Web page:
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A Day With Elmore Leonard And The White Castle That Wasn't

Elmore Leonard's writing desk at his home in Bloomfield Village, just outside Detroit. He wrote each page of his books by hand on canary yellow paper. i i

Elmore Leonard's writing desk at his home in Bloomfield Village, just outside Detroit. He wrote each page of his books by hand on canary yellow paper. Noah Adams/NPR hide caption

itoggle caption Noah Adams/NPR
Elmore Leonard's writing desk at his home in Bloomfield Village, just outside Detroit. He wrote each page of his books by hand on canary yellow paper.

Elmore Leonard's writing desk at his home in Bloomfield Village, just outside Detroit. He wrote each page of his books by hand on canary yellow paper.

Noah Adams/NPR

Upon hearing news of the death of Elmore Leonard, NPR correspondent and former All Things Considered co-host Noah Adams recalls a day he spent with the crime writer in his hometown.

Three years ago, I rode with Elmore Leonard in the back of a rental car to see Detroit and remember what it once was. Much of it was sadly puzzling to him, especially the empty space where Tiger Stadium had been.

Crime novelist Elmore Leonard in 2010. i i

Crime novelist Elmore Leonard in 2010. Noah Adams/NPR hide caption

itoggle caption Noah Adams/NPR
Crime novelist Elmore Leonard in 2010.

Crime novelist Elmore Leonard in 2010.

Noah Adams/NPR

The driver was Gregg Sutter, Leonard's researcher, webmaster and unofficial publicist. Sutter had flown in overnight from Los Angeles to be on hand for my day-long visit. He drove us out of Bloomfield Village down Woodward Avenue, reminding Elmore of once-favorite bars, showing me the Detroit Police Department on Beaubien Avenue featured in many of his stories.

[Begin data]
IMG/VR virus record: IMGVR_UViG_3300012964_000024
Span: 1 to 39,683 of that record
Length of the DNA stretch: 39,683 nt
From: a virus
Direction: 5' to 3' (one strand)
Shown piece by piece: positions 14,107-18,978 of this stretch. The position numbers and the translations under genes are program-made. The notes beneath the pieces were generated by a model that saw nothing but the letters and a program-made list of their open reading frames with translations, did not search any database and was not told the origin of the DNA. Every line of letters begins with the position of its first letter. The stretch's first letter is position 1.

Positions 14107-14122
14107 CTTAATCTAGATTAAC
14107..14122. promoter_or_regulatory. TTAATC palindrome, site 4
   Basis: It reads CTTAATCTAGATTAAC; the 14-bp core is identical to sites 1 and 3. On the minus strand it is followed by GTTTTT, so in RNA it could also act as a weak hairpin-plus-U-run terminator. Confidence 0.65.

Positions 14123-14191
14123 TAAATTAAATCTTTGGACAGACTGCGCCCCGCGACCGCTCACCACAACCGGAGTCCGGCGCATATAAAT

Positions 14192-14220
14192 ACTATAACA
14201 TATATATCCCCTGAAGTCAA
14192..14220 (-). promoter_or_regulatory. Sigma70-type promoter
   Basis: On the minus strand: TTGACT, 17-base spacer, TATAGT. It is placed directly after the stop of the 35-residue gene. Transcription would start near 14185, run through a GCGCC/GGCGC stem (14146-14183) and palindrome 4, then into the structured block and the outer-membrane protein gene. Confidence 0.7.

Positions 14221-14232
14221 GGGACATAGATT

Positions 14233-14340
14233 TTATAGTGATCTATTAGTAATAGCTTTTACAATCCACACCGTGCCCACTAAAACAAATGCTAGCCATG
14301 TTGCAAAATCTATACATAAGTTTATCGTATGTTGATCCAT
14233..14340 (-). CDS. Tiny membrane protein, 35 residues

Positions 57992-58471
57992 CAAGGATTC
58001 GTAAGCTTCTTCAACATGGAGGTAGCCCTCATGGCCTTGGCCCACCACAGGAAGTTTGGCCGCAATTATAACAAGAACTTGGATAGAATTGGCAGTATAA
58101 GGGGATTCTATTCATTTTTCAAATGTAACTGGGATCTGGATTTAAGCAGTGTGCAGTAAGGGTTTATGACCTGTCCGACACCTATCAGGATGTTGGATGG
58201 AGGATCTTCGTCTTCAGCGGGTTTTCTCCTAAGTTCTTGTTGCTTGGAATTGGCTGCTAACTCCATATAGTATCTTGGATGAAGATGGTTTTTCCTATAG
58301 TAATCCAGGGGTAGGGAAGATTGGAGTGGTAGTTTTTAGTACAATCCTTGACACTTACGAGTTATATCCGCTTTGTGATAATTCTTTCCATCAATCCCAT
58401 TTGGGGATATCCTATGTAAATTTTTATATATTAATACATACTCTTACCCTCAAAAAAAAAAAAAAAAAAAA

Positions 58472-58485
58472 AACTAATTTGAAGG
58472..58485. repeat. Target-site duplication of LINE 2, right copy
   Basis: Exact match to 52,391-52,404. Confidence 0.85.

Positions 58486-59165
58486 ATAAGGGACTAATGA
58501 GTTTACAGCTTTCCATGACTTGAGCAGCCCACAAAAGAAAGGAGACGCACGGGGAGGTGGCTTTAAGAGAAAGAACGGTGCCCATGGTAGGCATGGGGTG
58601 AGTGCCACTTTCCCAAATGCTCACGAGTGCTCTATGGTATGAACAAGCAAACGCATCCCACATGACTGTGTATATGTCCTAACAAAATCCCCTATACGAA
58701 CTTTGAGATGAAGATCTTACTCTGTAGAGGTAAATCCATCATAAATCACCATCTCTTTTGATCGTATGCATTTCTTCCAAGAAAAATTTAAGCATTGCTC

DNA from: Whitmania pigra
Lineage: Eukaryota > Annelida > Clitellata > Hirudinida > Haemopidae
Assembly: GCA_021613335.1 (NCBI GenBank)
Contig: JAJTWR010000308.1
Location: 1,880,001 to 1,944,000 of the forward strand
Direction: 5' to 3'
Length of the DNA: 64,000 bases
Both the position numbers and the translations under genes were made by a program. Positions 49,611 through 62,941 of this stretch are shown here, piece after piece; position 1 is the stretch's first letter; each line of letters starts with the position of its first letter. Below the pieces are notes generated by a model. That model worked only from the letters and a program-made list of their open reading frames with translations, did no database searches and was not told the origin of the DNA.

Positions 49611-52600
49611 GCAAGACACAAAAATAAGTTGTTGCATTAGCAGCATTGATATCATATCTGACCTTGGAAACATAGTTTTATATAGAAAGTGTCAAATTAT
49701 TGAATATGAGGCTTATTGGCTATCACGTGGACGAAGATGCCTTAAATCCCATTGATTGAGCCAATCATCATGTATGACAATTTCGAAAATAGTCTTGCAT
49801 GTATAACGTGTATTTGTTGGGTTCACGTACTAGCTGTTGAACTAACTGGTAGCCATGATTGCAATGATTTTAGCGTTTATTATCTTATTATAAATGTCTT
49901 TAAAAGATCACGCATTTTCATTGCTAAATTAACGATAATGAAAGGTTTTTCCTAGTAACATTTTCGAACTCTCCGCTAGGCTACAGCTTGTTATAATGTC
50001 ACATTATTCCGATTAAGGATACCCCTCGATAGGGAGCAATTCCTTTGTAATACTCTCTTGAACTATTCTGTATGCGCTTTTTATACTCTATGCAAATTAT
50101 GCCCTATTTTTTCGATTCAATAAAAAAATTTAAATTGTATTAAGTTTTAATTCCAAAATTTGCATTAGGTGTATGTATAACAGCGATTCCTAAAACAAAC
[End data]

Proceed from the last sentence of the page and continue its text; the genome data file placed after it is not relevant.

Leonard had wonderment in his soft voice. He'd remember characters he'd dreamed up — the confused victims, the steel-willed but often blundering bad guys. I loved hearing him talk, and I'd already asked him to read several pages of his work. You could hear the New Orleans of his birth and the pure fun of creating the plots. I found myself wishing I'd asked for another day in his world.

Sutter wanted us to see the red house where — in real life — someone shot three people in the head. We stopped. Leonard told how he had put these details in a 2002 book, including the chain-saw sectioning of one of the bodies. I noticed he kept looking back over his shoulder. We'd driven through the parking lot of a White Castle, and the sweet onion aroma stayed with us.

"Anyone want a hamburger?" he said. Sutter murmured something about being on a schedule.

The moment passed. I fussed with myself all the way home from Detroit. And it's the part of that day's story that I would tell my friends — here's one of the top writers in the world, easing into his mid-80s, looking once again for that memory of taste ...

I wish I had said, "Yeah, man, let's stop. A White Castle's just what I want at four o'clock in the afternoon in Detroit."

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